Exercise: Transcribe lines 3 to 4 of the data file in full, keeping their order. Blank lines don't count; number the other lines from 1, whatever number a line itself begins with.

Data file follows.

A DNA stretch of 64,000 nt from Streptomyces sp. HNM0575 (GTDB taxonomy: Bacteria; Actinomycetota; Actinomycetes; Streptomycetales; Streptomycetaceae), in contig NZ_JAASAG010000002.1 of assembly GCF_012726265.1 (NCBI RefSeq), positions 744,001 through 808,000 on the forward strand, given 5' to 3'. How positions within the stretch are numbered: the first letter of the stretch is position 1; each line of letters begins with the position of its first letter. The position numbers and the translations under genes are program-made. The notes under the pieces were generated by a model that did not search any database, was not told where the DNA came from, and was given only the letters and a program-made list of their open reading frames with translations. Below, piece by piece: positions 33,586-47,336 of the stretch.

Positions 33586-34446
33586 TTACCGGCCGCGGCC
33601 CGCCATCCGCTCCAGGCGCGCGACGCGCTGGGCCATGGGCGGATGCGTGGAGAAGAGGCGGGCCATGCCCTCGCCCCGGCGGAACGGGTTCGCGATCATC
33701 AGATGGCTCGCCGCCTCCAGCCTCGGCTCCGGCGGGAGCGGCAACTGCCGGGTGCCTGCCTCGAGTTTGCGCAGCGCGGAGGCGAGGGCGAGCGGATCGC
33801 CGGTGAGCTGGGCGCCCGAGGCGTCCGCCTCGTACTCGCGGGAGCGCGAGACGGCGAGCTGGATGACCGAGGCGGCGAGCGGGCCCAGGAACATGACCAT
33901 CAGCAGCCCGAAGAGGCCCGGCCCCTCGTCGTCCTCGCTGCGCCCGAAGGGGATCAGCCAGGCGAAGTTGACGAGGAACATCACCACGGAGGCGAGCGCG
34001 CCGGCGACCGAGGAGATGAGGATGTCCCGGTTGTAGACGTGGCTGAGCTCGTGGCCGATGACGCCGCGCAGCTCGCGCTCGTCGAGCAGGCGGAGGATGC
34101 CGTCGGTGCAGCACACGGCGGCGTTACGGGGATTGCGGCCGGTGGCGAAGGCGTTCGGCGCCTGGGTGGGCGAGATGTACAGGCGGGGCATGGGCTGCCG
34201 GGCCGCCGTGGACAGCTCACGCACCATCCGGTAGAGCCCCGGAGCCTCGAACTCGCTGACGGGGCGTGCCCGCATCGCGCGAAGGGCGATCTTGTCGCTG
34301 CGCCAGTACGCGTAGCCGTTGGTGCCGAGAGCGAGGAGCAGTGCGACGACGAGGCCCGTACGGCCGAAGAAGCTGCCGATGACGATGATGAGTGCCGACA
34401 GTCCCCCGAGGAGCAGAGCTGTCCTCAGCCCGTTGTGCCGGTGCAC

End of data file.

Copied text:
33586 TTACCGGCCGCGGCC
33601 CGCCATCCGCTCCAGGCGCGCGACGCGCTGGGCCATGGGCGGATGCGTGGAGAAGAGGCGGGCCATGCCCTCGCCCCGGCGGAACGGGTTCGCGATCATC